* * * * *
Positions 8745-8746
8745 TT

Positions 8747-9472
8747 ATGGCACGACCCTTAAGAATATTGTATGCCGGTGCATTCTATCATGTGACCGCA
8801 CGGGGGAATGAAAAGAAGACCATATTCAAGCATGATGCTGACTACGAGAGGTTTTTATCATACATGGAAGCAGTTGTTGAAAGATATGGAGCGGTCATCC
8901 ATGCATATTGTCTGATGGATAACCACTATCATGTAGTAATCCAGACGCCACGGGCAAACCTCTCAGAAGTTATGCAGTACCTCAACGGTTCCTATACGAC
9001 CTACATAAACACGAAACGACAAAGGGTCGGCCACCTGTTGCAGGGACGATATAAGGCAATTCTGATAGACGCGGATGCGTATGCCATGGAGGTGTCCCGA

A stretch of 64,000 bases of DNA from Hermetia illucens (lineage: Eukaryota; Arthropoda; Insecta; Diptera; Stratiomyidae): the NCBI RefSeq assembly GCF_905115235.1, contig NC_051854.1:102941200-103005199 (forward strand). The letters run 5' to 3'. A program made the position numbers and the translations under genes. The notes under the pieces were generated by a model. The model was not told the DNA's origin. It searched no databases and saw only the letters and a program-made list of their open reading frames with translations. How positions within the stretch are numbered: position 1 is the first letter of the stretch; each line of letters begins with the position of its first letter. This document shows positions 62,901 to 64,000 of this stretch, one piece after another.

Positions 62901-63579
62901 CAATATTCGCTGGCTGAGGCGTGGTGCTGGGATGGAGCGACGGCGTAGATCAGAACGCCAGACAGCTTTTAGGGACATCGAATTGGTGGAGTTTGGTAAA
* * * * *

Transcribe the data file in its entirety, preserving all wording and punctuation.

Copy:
Positions 8745-8746
8745 TT

Positions 8747-9472
8747 ATGGCACGACCCTTAAGAATATTGTATGCCGGTGCATTCTATCATGTGACCGCA
8801 CGGGGGAATGAAAAGAAGACCATATTCAAGCATGATGCTGACTACGAGAGGTTTTTATCATACATGGAAGCAGTTGTTGAAAGATATGGAGCGGTCATCC
8901 ATGCATATTGTCTGATGGATAACCACTATCATGTAGTAATCCAGACGCCACGGGCAAACCTCTCAGAAGTTATGCAGTACCTCAACGGTTCCTATACGAC
9001 CTACATAAACACGAAACGACAAAGGGTCGGCCACCTGTTGCAGGGACGATATAAGGCAATTCTGATAGACGCGGATGCGTATGCCATGGAGGTGTCCCGA

A stretch of 64,000 bases of DNA from Hermetia illucens (lineage: Eukaryota; Arthropoda; Insecta; Diptera; Stratiomyidae): the NCBI RefSeq assembly GCF_905115235.1, contig NC_051854.1:102941200-103005199 (forward strand). The letters run 5' to 3'. A program made the position numbers and the translations under genes. The notes under the pieces were generated by a model. The model was not told the DNA's origin. It searched no databases and saw only the letters and a program-made list of their open reading frames with translations. How positions within the stretch are numbered: position 1 is the first letter of the stretch; each line of letters begins with the position of its first letter. This document shows positions 62,901 to 64,000 of this stretch, one piece after another.

Positions 62901-63579
62901 CAATATTCGCTGGCTGAGGCGTGGTGCTGGGATGGAGCGACGGCGTAGATCAGAACGCCAGACAGCTTTTAGGGACATCGAATTGGTGGAGTTTGGTAAA